When I'm on the go or out of town, I turn to trusty Starbucks to pick up my favorite bottled green juice: Evolution Fresh Sweet Greens and Lemon Juice. With that bottle of the slightly sweet, definitely green, and perfectly smooth stuff, I always feel like I'm doing my body good when I invest in a $6 bottle. The back of the bottle showcases the fruits and vegetables used, and on a recent day, I thought, "Hmm, I'd like to try that recipe out at home."
Upon closer look at the ingredients list, I was a little disappointed by the actual amount each bottle provides. While there is a sufficient amount of celery, apple, and parsley, other ingredients have oddly minimal amounts: 1/8 of a cucumber, 2/5 leaf of romaine lettuce, and 5 leaves of spinach? As an avid juicer, I felt a little ripped off.
I tried to stay as true as I could to the amounts listed on the back but did make a few tweaks so each ingredient makes a significant presence in the juice. (My grocer doesn't carry fresh sprouts or wheatgrass, so I didn't include those in the recipe, but that's not to say you shouldn't add them.) I was worried that with so many ingredients, the juice would take a long time to make, but start to finish, it took 15 minutes to chop the vegetables and process them through my Omega Masticating Juicer. Interestingly enough, the juice yields at least twice the amount of juice you'll find in the bottle, if not more.
When I bought the ingredients, I was curious to know if it would be cost-effective, compared to the Evolution juice. When I broke the price down based on the recipe I developed, the total amount of organic ingredients was $5.14, so not much less than the Evolution bottle. For the recipe, and a side-by-side taste comparison, read more.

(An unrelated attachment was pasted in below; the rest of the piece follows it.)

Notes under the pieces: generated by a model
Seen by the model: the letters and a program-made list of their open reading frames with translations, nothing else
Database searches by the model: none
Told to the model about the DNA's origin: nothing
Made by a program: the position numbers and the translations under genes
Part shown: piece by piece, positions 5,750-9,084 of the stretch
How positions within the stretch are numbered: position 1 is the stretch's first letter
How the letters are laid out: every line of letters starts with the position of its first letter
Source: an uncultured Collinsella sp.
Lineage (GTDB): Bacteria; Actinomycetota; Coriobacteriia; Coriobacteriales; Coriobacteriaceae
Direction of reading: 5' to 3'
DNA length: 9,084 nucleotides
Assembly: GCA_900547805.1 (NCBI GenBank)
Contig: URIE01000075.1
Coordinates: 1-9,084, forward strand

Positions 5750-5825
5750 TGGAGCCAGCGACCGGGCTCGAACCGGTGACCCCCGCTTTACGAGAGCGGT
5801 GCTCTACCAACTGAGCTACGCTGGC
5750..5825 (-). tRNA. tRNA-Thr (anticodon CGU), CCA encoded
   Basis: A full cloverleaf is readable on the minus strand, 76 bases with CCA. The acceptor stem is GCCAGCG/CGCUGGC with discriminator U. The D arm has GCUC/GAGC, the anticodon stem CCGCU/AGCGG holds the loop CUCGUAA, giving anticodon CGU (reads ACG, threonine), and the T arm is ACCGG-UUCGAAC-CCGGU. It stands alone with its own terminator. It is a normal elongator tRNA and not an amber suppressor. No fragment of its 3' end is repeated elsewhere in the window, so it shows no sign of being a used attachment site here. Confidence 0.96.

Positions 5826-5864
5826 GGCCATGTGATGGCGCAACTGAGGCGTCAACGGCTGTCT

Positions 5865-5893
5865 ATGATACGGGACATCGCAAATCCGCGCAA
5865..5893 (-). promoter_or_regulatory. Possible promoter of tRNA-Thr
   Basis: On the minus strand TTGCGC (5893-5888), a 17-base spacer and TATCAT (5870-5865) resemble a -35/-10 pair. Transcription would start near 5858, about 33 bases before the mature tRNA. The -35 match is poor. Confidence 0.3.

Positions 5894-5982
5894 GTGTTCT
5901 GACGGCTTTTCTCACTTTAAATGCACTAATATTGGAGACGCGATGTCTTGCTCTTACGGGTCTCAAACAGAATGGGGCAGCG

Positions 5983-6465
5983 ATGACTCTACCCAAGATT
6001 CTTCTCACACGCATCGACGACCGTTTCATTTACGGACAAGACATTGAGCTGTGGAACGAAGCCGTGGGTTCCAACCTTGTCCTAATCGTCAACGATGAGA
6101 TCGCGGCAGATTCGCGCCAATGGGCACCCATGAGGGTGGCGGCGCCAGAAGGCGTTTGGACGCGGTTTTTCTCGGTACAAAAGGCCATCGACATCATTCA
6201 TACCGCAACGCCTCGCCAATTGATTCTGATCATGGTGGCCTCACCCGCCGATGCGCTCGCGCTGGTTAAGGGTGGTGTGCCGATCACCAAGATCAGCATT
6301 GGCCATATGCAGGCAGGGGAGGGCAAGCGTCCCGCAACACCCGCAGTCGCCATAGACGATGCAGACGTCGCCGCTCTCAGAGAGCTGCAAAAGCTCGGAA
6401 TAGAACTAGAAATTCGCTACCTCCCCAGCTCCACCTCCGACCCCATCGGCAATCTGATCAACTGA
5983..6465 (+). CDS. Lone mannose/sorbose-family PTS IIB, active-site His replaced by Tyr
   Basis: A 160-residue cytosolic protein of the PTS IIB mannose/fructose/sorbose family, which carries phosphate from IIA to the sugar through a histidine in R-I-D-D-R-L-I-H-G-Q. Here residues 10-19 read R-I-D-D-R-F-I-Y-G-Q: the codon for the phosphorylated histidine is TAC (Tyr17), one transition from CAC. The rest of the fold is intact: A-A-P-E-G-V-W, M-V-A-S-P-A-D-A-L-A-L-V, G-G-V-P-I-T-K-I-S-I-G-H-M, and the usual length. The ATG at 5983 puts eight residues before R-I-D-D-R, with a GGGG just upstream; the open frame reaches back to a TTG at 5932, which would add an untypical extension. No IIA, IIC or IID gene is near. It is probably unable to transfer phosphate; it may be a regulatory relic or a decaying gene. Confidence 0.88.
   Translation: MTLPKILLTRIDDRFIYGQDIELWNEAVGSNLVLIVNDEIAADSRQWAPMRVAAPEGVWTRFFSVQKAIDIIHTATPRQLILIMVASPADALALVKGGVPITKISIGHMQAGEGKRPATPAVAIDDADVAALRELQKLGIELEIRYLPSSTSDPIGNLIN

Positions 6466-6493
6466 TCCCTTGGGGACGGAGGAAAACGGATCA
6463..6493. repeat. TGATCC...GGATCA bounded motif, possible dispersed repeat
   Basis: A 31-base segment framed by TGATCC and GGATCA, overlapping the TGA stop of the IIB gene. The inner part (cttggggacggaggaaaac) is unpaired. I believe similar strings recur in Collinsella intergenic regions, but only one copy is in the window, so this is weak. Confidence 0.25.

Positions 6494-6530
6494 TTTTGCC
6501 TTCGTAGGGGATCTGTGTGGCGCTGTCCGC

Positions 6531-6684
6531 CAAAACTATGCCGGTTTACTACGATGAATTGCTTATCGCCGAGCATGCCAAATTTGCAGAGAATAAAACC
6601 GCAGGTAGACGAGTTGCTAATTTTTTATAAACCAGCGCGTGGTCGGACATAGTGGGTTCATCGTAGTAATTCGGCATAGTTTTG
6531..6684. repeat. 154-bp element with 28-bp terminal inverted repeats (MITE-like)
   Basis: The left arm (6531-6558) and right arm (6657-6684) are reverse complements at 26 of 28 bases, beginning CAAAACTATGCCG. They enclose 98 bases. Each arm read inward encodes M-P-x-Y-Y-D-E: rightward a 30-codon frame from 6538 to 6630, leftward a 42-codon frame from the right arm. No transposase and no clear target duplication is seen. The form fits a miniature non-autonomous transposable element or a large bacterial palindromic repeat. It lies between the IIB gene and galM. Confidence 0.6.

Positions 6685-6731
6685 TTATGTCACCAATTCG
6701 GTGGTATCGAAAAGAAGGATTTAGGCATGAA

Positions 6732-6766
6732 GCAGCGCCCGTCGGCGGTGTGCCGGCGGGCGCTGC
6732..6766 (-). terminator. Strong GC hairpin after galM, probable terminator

- Don't forget the salt: While the instructions on the tub of oats might imply that salt is optional, quite frankly it's not. Your bowl of oatmeal shouldn't taste salty (unless, of course, you're trying a savory iteration, like the one below), but adding a hefty pinch will help enhance flavors whether nutty, sweet, or creamy. Just make sure to season to taste after it's done cooking; if you add it at the start, the oats will release less of their starch, and the resulting texture won't be as creamy.
- Skip instant oats: These flaky par-cooked fragments might simmer up quicker, but with a catch: the resulting bowl of oatmeal will be reminiscent of wallpaper paste. Instead, try rolled (old-fashioned) oats or steel-cut groats. Not only are these options more toothsome and robustly flavored, they'll stave off hunger longer.
- Swap out water for other liquids: Boost flavor by experimenting with other liquids. For a creamier bowl, try milk or nondairy alternatives like almond or soy milk. For zestier flavor, replace up to half of the water with juices like pomegranate or orange.
Since a 15-ounce can typically yields about 1-1/2 cups of cooked and drained beans, soak 3/4 cup of dried beans in water for eight hours or overnight, then boil the beans in a pot of fresh water until the beans are tender (25-45 minutes, depending on the bean). This should yield about the same amount of beans as the can.
- Patrick Dempsey outbids Starbucks, buys Tully's — Zagat
- 16 desserts made healthier with agave — HuffPost Taste
- The 40 most anticipated restaurant openings of 2013 — Eater
- Is Reno turning into a haven for foie-deprived Californians? — Grub Street Los Angeles
- Burger King introduces chicken nuggets — Delish
- Warm shrimp salad hearty enough to stand on its own — Tasting Table
- Subway's testing out a creamy Sriracha sauce — Foodbeast